The world's third-largest spam-generating network was knocked offline on Wednesday, according to a security researcher who was directly involved with the takedown of the once formidable Grum botnet's infrastructure in three countries.
"I am glad to announce that, after three days of effort, the Grum botnet has finally been knocked down. All the known command and control (CnC) servers are dead, leaving their zombies orphaned," FireEye Malware Intelligence Lab researcher Atif Mushtaq wrote in a blog post.
Until this week, Grum's servers based in Russia, Panama, and the Netherlands were estimated to control at least 100,000 infected "zombie" PCs, or bots, responsible for as much as 18 per cent of the world's spam. Immediately before the takedown, Grum ranked behind only the Cutwail and Lethic spam botnets in size, though as recently as January of this year Grum was considered the world's most active spam generator.
Mushtaq outlined the steps it would take to knock out Grum in a FireEye post last week, then reported on Monday that Dutch authorities had shut down two of Grum's CnC servers in the Netherlands. On Tuesday, a Panamanian ISP playing host to one of Grum's principle CnC servers "buckled under the pressure applied by the community" and pulled the plug, according to the researcher, leaving only the botnet's now crippled infrastructure in Russia to contend with as of Wednesday.
But the takedown mission suffered a setback as "six new CnC servers were spun up in the Ukraine" on Tuesday in response to the server shutdown in Panama, according to a FireEye spokesperson. That meant FireEye now had seven Grum servers to try to dismantle, including the original one hosted in Russia.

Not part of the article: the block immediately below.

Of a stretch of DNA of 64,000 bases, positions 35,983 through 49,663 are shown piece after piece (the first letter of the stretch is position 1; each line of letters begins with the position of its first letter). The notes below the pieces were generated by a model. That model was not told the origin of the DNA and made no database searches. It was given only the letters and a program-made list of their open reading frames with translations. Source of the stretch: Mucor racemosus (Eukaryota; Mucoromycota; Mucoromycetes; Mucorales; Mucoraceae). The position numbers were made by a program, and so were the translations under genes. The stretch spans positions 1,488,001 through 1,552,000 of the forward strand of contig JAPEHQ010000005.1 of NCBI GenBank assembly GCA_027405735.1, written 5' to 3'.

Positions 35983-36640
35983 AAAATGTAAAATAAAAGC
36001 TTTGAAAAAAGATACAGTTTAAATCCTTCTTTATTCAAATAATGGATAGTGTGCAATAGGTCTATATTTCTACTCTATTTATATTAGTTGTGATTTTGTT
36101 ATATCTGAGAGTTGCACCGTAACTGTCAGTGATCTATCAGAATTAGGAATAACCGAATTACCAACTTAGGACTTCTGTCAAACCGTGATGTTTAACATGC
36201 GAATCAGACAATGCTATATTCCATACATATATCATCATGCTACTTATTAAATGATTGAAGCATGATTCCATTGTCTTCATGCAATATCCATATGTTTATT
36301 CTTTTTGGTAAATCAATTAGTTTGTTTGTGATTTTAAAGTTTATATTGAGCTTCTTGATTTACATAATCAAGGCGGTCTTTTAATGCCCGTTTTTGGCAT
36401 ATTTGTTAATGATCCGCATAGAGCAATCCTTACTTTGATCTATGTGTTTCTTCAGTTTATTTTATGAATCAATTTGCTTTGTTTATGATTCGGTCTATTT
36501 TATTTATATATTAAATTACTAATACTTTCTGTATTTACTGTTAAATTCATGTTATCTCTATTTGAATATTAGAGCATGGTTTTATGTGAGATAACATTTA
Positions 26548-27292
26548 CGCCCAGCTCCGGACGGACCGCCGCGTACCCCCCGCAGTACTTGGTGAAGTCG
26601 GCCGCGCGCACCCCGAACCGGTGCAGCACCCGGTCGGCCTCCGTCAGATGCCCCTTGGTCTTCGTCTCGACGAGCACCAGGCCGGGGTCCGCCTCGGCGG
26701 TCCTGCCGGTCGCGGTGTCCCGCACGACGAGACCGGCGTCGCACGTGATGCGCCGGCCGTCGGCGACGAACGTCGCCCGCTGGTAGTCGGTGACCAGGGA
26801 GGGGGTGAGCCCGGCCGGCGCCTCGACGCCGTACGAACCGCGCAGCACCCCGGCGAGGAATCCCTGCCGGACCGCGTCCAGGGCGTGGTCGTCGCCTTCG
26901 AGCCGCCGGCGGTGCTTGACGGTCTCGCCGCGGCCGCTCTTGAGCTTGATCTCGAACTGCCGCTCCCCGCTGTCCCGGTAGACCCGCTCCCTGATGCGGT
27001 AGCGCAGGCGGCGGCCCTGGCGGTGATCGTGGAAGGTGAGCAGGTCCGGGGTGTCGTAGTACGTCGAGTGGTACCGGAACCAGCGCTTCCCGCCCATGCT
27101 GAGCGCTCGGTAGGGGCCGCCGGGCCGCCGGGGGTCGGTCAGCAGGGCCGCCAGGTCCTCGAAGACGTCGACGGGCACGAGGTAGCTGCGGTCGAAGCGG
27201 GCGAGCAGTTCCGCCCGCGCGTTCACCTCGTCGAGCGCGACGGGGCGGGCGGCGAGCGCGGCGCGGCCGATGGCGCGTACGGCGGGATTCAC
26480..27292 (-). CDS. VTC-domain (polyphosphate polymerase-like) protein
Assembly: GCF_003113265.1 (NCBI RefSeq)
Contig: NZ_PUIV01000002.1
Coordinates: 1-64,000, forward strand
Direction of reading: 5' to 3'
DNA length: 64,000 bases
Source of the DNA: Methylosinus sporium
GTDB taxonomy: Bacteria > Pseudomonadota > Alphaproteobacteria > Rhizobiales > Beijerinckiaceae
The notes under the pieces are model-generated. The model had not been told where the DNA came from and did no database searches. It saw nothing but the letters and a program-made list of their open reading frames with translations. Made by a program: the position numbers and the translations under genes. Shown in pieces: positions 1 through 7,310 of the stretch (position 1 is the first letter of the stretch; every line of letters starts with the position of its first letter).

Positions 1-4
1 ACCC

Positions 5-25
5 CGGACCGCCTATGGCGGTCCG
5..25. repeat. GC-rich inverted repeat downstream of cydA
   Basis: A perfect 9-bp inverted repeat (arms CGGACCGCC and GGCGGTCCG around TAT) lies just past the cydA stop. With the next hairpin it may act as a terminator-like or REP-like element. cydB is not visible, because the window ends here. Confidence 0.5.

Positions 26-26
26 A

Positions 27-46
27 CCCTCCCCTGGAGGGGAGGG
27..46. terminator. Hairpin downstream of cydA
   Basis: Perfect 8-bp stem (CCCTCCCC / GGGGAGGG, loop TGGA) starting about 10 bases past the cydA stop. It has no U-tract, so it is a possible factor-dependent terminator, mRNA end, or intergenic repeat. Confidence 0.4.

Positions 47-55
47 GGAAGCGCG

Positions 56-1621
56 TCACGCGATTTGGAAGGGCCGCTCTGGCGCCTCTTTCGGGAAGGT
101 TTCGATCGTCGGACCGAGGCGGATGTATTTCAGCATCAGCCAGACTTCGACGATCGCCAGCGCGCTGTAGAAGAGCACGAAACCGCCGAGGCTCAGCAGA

So Mushtaq called in the cavalry.
"FireEye, working with Russian CERT-GIB and Spamhaus, found each of these new CnC servers, took a heavy-handed approach in working with Russian ISPs and domain registrars, and took them down as of 11am PT this morning, signaling the full shut down of the botnet," the spokesperson said.
Mushtaq also reported that there's been a nice bonus result from the takedown—spam activity from the world's largest spam botnet, Lethic, has declined noticeably since the plug was pulled on Grum, he said.
The researcher, who has participated in previous takedowns of spam botnets like Srizbi and Rustock, credited "the efforts of many individuals" for the takedown of Grum, singling out Carel Van Straten and Thomas Morrison from Spamhaus, Alex Kuzmin from CERT-GIB, and anonymous security researcher Nova7 for their work over the past few days.
While some of the bots once controlled by Grum servers are still sending spam as of Wednesday, Mushtaq said that should peter out as the network's template memory times out.
"According to data coming from Spamhaus, on average, they used to see around 120,000 Grum IP addresses sending spam each day, but after the takedown, this number has been reduced to 21,505. I hope that once the spam templates expire, the rest of the spam with fade away as well," he said.
FireEye also believes it will be tough for Grum's architects to resurrect their botnet anytime soon.
"The botnet does not have any apparent fall back mechanisms that would allow it to spin back up easily in the days to come," the security firm's spokesperson said.